Amid piles of PVC pipes, skeins of wire and heaps of old bicycle rims, something special is forming. Named "108 Prayer Wheels for Peace," it is a project drawing from several sources, all promoting optimism and joy in art.
When everything comes together, the sculpture of 108 decorated bike rims will be affixed to a structure 15 feet tall on the rooftop of the Art Mill building in the Depot Arts District. It will be visible from Colorado Avenue and Interstate 25.
The structure is a collaborative effort toward ROLL 2007, the third annual bicycle art show (formerly called the All Dimensions Bicycle Art Show), opening at Smokebrush Gallery on July 6.
That First Friday, the completed rim sculpture will be unveiled to the public. Amy Seltzer, curator of the ROLL 2007 art show and organizer of freehub.us, a bike-art Web site, worked with Smokebrush co-owner Kat Tudor in creating a piece of art involving bicycles, prayer wheels and the number 108.
Inspired by a similar display in Montreal, Seltzer contacted Tudor about building a sculpture with the help of area kids. Donated rims were decorated by students from Children's ARK, the Pikes Peak Arts Festival and FutureSelf.
Tudor says the rims will be mounted in a way that will allow them to spin, like Tibetan prayer wheels. According to Tudor, 108 is "a powerful and sacred number," with a long history of mathematical and spiritual meanings. Several world religions, especially Hinduism, recognize it as unique, and it's also quite present throughout yoga.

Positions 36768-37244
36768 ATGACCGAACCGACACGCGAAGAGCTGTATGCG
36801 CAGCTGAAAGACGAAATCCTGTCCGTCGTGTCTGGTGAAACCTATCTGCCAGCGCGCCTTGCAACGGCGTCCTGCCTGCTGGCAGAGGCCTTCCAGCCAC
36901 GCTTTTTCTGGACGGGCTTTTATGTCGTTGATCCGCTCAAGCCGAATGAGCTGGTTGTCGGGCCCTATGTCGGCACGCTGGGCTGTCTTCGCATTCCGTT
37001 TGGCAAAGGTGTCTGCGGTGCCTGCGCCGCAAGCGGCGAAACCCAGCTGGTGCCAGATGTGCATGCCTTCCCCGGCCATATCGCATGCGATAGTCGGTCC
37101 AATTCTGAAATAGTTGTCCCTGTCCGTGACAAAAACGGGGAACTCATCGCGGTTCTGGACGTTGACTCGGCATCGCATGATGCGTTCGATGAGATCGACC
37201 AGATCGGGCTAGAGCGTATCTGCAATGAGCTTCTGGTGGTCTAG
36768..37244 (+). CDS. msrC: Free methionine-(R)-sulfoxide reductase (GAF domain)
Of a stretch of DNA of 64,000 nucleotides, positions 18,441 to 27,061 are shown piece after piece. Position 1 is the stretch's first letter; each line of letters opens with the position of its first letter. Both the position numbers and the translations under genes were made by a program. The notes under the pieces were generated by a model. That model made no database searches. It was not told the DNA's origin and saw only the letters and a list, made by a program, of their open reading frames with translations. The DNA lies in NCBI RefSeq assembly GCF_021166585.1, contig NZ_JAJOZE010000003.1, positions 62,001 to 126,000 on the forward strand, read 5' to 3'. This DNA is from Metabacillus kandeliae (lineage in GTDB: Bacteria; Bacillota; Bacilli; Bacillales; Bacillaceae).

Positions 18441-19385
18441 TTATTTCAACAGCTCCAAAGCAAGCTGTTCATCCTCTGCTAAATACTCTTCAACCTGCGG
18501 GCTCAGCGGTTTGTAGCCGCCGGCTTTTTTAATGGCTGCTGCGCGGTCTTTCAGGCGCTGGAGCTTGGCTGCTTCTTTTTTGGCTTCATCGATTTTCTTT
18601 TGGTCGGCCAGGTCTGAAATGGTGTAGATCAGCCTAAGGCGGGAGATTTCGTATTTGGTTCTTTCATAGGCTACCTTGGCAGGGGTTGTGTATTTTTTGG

"There are 108 stitches on a baseball," adds collaborator Tim Eckert, who built the Smokebrush Toaster and was commissioned for the prayer wheel project. Eckert applied the semi-perfect (which, by the way, means that it is equal to the sum of its divisors) number into the geometry of the sculpture, creating a stable pyramid.
Seltzer has been expanding her bicycle art show since she launched it three years ago, after realizing she wasn't the only one captivated by bicycles in art. The combination of a geometric bicycle paired with an organic human body is "a big challenge as an artist," she says. A challenge so peculiar, though, that she thought she was one of the only people interested by it. Turned out, she was wrong.
"People who did bike art didn't know other people did it," she says, having made it her mission to gather the community of bike artists together for an annual show. Since then, the affair has expanded to 75 international artists, with many returning contributors including New York artist Taliah Lempert, whose newest works including "Arone's Bike #2" were done while blindfolded.
The criteria for this show: anything that "address(es) the image of the bicycle," says Seltzer. Bicycle lamps, wooden bike sculptures and bike photography will be on display. And while there aren't exactly 108 pieces in the show, it should be at least semi-perfect.
Smokebrush Gallery, 218 W. Colorado Ave., #102
Opening July 6 and August 3, both 5 to 8 p.m.
Runs through August 11
Hours: Wednesday, Friday and Saturday, noon to 5 p.m.
Free; call 444-1012 or visit smokebrush.org for more information.
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